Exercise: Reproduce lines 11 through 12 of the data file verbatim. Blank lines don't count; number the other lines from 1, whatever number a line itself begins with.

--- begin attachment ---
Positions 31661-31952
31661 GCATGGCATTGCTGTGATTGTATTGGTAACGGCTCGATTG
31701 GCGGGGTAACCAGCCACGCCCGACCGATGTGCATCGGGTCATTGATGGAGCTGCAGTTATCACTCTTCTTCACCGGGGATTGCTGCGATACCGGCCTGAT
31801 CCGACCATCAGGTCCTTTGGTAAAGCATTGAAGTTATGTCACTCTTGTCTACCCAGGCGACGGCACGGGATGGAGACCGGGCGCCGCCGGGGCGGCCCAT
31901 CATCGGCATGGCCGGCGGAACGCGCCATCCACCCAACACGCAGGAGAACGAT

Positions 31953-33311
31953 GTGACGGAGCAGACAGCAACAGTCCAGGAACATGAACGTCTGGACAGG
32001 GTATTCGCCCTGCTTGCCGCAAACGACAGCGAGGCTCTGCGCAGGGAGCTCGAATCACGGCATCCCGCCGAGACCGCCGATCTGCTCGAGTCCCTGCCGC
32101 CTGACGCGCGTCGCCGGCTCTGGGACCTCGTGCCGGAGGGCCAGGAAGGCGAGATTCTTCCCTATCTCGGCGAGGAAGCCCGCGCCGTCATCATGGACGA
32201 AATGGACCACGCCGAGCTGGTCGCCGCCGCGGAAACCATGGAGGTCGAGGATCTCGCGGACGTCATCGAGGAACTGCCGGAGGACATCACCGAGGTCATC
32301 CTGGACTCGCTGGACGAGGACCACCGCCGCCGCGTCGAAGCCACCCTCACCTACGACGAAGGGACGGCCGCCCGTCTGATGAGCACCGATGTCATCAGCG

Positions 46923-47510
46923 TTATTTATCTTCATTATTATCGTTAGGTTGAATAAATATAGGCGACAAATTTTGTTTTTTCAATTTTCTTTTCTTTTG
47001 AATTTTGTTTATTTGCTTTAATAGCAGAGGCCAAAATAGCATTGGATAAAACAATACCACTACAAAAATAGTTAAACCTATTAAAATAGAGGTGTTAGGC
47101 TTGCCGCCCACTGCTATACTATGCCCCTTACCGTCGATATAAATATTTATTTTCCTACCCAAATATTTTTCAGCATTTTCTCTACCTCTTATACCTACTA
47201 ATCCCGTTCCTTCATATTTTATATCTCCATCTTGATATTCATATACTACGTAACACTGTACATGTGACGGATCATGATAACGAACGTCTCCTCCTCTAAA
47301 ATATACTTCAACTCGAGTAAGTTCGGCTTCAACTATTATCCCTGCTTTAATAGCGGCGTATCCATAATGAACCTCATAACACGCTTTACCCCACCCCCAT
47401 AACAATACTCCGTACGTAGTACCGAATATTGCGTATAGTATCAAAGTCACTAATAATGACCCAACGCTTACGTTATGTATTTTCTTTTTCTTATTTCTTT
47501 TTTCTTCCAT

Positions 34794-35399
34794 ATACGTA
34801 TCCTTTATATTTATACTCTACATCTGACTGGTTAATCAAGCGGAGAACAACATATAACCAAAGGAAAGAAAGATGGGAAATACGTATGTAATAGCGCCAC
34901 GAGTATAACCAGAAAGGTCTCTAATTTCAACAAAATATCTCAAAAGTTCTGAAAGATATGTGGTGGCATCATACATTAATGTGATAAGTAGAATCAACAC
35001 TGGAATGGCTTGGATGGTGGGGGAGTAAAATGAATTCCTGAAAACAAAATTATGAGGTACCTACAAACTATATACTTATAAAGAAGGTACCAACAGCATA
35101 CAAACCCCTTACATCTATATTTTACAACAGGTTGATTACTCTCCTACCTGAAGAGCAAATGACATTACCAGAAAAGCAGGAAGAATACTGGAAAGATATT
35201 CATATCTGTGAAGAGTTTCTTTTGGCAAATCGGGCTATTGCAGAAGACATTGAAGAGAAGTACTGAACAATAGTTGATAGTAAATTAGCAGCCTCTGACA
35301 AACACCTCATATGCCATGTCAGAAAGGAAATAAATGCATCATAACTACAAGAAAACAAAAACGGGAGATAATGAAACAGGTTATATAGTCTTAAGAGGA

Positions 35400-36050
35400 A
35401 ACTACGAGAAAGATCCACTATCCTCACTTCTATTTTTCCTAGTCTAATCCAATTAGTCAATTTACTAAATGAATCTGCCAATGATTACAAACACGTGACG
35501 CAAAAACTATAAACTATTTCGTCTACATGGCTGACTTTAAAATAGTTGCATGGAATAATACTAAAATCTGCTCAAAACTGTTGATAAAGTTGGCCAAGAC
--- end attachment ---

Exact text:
32301 CTGGACTCGCTGGACGAGGACCACCGCCGCCGCGTCGAAGCCACCCTCACCTACGACGAAGGGACGGCCGCCCGTCTGATGAGCACCGATGTCATCAGCG

Positions 46923-47510